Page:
Whole grains are loaded with nutrients like protein, fiber, B vitamins, and antioxidants. They also contains essential trace minerals, like copper, iron, magnesium and zinc. Consuming whole grains in your diet regularly can reduce your risk of disease and some types of cancer. In fact, eating whole grains helps prevent obesity and obesity-related illnesses like heart disease and type 2 diabetes.
Quinoa is considered a superfood because it has a similar nutritional profile and macronutrients to brown rice, but it contains a bit more protein and fewer carbohydrates per serving, making it a slightly better option.
Wild rice is a grain that is low in calories, fat and sodium. Brown rice is especially nutritious because of its rich fiber content. Both wholegrain and Basmati rice contain resistant starch, which slows the digestion of carbohydrates. Additionally, the magnesium found in Basmati rice can stabilize blood sugar.
Studies show that resistant starch in foods like rice, oats and barley can help with weight loss and benefit heart health. Resistant starch also improves insulin sensitivity and digestion.
Best Grain Substitutes for Keto
- Cauliflower rice
- Farro (contains twice the fiber of rice)
- Sweet potato
- Shirtaki noodles (much like tonfu, these noodles pick up the flavor they are cooked with)
- Cabbage Rice
- Zoodles (Zucchini Noodles)
- Spaghetti Squash
- Portobello mushroom (a great alternative to burger buns)
- Lettuce Wraps
- Cauliflower pizza crust
- Zucchini lasagne (thinly slice zucchini lengthwise as an alternative to lasagne noodles)
Best Keto-Friendly Bread
Ezekiel bread is a nutritious sprouted grain bread that’s so ancient, it’s even mentioned in Bible verses. This amazing bread contains organic grains and legumes, including wheat, barley, spelt, millet, lentils, and soybeans.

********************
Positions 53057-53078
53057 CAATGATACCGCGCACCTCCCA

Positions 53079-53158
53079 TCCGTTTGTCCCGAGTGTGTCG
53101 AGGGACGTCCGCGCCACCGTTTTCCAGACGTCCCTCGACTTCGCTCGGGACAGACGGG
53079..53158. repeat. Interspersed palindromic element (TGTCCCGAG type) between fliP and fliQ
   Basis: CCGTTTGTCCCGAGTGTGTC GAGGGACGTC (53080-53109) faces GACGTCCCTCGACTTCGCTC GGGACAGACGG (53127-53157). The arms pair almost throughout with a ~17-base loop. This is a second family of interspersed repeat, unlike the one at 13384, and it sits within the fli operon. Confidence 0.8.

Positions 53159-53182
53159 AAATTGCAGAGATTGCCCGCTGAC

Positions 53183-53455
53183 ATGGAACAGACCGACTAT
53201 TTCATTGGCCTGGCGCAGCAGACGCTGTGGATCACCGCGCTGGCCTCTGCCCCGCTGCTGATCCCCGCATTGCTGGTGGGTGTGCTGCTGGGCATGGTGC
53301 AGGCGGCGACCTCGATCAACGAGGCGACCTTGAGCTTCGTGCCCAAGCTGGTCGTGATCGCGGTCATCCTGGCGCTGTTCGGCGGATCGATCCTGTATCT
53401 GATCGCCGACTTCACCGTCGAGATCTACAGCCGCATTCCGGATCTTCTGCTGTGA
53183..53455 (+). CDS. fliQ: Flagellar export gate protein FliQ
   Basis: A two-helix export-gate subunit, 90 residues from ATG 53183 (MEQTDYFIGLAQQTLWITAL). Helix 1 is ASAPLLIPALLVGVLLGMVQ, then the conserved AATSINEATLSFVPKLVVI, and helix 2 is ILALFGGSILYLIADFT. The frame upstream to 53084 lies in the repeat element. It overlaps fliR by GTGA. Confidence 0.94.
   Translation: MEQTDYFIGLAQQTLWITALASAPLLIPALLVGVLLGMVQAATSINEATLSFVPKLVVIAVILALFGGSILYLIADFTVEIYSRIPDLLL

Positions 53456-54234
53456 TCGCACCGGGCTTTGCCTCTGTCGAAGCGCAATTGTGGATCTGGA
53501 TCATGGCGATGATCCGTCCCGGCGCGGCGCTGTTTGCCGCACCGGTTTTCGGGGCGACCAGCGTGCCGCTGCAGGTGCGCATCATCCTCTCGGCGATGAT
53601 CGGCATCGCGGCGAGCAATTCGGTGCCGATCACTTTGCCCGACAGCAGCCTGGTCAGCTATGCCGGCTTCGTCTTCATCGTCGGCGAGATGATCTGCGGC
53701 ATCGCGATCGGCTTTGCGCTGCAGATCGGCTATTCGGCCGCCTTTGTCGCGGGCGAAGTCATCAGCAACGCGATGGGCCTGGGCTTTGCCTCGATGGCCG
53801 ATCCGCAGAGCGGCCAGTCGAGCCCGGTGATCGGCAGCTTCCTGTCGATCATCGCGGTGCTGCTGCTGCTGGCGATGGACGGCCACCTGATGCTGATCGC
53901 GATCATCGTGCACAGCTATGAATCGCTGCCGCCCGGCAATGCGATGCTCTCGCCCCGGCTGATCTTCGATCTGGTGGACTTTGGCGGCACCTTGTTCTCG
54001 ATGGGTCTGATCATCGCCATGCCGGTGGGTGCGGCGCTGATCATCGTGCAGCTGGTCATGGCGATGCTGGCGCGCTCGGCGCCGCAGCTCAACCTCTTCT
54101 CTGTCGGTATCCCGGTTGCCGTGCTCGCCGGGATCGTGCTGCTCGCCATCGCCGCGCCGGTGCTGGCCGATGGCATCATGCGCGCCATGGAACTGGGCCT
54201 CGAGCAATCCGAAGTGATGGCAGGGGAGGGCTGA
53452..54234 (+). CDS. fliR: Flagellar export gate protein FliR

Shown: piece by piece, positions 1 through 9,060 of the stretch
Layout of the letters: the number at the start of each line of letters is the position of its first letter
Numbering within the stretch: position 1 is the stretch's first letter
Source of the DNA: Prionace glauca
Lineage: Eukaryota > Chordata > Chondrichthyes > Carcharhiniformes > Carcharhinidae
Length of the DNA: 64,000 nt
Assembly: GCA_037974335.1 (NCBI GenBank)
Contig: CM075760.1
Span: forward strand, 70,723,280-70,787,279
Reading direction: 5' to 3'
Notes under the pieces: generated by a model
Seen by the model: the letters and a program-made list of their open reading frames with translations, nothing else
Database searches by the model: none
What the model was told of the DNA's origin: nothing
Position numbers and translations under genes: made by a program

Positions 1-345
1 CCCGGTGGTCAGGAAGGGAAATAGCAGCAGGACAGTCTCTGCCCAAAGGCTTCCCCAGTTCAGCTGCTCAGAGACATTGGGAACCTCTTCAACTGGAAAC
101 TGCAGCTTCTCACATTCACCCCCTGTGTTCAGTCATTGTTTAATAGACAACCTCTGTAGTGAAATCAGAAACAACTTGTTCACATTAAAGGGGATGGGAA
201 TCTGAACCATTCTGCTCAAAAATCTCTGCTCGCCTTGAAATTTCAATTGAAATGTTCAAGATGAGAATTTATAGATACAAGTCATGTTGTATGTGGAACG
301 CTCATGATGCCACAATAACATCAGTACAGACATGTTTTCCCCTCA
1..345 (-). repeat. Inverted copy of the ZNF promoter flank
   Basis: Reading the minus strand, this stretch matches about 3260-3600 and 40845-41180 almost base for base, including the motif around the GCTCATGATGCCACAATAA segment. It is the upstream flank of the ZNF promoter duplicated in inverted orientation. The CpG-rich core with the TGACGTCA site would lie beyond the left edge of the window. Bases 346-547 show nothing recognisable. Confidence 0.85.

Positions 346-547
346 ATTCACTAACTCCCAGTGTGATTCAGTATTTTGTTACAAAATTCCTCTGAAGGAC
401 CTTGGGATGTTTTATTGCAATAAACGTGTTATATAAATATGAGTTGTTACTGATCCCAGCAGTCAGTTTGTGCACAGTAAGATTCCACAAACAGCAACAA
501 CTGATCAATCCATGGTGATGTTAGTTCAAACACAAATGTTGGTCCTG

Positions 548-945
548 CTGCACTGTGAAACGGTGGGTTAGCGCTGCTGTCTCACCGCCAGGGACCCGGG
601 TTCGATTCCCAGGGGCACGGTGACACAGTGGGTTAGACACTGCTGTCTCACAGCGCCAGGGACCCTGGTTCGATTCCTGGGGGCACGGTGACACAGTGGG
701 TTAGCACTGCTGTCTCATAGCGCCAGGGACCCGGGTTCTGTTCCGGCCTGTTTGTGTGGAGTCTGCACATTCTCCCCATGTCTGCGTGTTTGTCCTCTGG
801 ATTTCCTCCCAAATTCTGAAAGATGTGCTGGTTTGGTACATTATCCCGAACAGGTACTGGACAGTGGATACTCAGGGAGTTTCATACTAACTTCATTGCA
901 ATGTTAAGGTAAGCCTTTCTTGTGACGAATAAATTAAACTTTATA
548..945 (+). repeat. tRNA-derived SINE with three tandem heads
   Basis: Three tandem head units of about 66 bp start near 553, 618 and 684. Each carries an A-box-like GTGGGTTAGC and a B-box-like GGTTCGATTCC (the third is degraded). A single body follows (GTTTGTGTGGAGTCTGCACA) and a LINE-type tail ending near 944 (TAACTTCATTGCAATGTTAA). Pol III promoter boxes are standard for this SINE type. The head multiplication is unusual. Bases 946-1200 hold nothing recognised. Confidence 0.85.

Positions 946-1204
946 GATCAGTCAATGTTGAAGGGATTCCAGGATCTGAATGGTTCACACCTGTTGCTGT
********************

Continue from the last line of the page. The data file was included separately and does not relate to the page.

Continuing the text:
One slice of Ezekiel bread contains 15 grams (g) of carbohydrate so people could incorporate it into a low-carb diet plan.
Cloud bread, also called “oopsie bread”, is very popular with low-carb and keto dieters. This bread is a protein-rich alternative to regular bread and is wonderful for sandwiches.
To make this lower carb bread, you will need just a few ingredients: 3 large eggs, 3 ounces of cream cheese and 1/8 of a teaspoon sea salt. In a mixing bowl, whisk the egg whites until they form stiff, foamy peaks.
In a separate bowl, whisk the egg yolks, cream cheese, and salt. Fold in the egg whites with the ingredients in the second bowl gently. Do not overmix or you will deflate the dough. Cloud bread should be light and airy. Place bun-sized dollops of the dough on a greased baking sheet and bake for 30 minutes at 300 degrees Fahrenheit.
Almond Flour Bread
You can substitute the wheat flour in any bread recipe with lower carb almond flour. Almond flour is one of the best types of flour to use in low carb cooking and baking. Not only is almond flour great for bread making, it can also be used to make low carb tortillas and pancakes.